Shukla has backed films which didn’t necessarily have commercial scripts and they have turned out magnificently. So what has been his process of choosing a script? He answers swiftly, “Every actor has a different criteria of picking it. First, the storyline has to be strong. Second, the character. I examine whether my character is interesting and important. Third, you need to know your co-actors. Will they be able to reach at a certain point? You need to be one of them and simultaneously shine with them. It’s a choice and trust me, it’s not an easy one.”
There would have been countless theories on evolution and how a person transforms with time. But the actor believes that evolution is simply a natural process and one cannot plan it. “It takes its own course. We all move towards evolution and it is because of our surroundings and the choices that you make. And in turn, it’s always those choices that make us and help us evolve.”
Talking about how original content has become the most important thing for both filmmakers as well as actors, and even the viewers, Shukla says that it was not the case previously. Sharing another instance, he says, “In 1993, when I came to Mumbai, I wrote for Satya, Kamal Haasan, Sudhir Mishra and even Rajat Kapoor. My writing has always been appreciated but I never claimed myself as a professional writer. Me and my friends, Tigmanshu Dhulia, Victor (Vijay Krishna Acharya) and Kannan Iyer used to discuss stories together and then go to different producers with our respective stories. We used to tell them that this is our original story ideas and how can we work on it. The producers questioned that why should they do experiments with our stories which are so new and fresh? Please come up with something that has been done earlier. They were afraid to invest in something that might not land them desired results. This was the real issue that we were facing. And then we came up with a strategy. We went to the producers with our original story ideas but tell them that the story was a Romanian film, which no one has seen.”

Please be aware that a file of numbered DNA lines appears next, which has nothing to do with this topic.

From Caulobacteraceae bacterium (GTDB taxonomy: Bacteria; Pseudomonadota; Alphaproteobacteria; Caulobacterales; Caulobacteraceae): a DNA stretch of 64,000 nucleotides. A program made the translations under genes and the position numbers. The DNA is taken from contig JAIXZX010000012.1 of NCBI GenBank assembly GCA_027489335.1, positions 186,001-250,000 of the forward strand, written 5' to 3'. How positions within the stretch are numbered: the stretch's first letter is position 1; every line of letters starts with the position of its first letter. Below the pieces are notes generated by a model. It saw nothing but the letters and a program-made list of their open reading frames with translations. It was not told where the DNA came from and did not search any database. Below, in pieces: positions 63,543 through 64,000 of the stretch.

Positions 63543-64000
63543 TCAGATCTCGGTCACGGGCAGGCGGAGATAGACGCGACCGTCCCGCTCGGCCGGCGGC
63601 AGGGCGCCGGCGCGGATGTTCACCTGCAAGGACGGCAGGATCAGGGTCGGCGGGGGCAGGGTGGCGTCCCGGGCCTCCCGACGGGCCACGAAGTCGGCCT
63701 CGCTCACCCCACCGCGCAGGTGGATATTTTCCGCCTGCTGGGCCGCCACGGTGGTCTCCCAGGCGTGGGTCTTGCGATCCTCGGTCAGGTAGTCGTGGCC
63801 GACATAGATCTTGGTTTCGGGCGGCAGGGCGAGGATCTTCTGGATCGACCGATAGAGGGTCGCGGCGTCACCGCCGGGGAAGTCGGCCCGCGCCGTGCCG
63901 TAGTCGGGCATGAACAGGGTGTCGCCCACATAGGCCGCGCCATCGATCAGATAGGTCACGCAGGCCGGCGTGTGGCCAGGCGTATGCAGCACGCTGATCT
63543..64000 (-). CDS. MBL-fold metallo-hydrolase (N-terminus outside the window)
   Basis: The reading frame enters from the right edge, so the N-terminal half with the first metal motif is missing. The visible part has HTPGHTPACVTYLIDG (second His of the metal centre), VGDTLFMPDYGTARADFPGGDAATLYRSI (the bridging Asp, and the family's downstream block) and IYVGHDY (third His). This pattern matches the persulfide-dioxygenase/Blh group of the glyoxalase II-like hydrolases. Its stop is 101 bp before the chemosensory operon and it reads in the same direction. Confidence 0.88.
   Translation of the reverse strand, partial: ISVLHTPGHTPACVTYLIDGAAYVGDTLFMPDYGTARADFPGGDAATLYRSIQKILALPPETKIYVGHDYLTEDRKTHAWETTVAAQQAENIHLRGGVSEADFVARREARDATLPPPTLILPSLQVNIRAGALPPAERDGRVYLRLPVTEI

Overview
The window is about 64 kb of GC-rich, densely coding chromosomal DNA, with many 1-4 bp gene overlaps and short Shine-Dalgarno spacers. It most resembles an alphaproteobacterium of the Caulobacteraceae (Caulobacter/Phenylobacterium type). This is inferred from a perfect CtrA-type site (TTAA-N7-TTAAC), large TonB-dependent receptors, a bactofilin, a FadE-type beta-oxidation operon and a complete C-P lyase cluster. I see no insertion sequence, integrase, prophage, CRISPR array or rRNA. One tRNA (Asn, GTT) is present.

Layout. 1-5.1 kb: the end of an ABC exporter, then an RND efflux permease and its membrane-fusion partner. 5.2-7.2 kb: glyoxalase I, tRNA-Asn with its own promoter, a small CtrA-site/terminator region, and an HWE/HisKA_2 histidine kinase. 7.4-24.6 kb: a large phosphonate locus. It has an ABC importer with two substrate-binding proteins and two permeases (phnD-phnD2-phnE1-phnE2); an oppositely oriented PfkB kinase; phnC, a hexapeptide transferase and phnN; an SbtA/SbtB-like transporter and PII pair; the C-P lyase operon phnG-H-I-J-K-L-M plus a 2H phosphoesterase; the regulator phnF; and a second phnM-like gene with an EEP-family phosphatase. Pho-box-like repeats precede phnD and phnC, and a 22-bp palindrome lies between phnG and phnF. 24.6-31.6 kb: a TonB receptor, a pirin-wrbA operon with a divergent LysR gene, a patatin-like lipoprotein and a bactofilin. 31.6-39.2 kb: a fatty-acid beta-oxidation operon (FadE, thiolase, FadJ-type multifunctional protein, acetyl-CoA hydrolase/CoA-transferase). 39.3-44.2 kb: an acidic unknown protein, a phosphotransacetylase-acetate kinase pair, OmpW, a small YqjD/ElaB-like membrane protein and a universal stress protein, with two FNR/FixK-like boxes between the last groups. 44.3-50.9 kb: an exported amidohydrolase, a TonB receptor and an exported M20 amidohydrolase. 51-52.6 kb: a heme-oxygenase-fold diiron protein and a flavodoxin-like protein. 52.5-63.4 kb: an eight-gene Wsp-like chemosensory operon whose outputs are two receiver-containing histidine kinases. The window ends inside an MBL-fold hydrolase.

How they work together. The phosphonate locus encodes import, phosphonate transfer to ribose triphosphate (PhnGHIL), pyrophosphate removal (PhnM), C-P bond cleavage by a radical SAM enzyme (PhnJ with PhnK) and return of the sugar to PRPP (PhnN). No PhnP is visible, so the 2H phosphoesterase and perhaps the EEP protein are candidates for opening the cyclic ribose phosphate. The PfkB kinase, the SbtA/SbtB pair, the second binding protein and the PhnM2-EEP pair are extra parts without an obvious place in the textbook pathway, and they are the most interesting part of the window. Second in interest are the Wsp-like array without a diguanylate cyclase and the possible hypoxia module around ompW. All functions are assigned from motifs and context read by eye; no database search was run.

However, today, he says, the same producers talk about originality. “They tell us that please come to us with something original and new, which is a great transition. So what we saw and felt decades ago has come alive today,” he adds.
The web platform has been allowing many to push boundaries. Shukla agrees. “It’s a wonderful space. But one must understand that a medium is never good or bad. It’s the people who make it through the content. So it’s not necessary that bad work cannot be done on a digital medium too. It just depends on the content,” says Shukla as he signs off with a huge smile on his face.
(The film releases on July 19.)
Writer: Ayushi Sharma
Courtesy: The Pioneer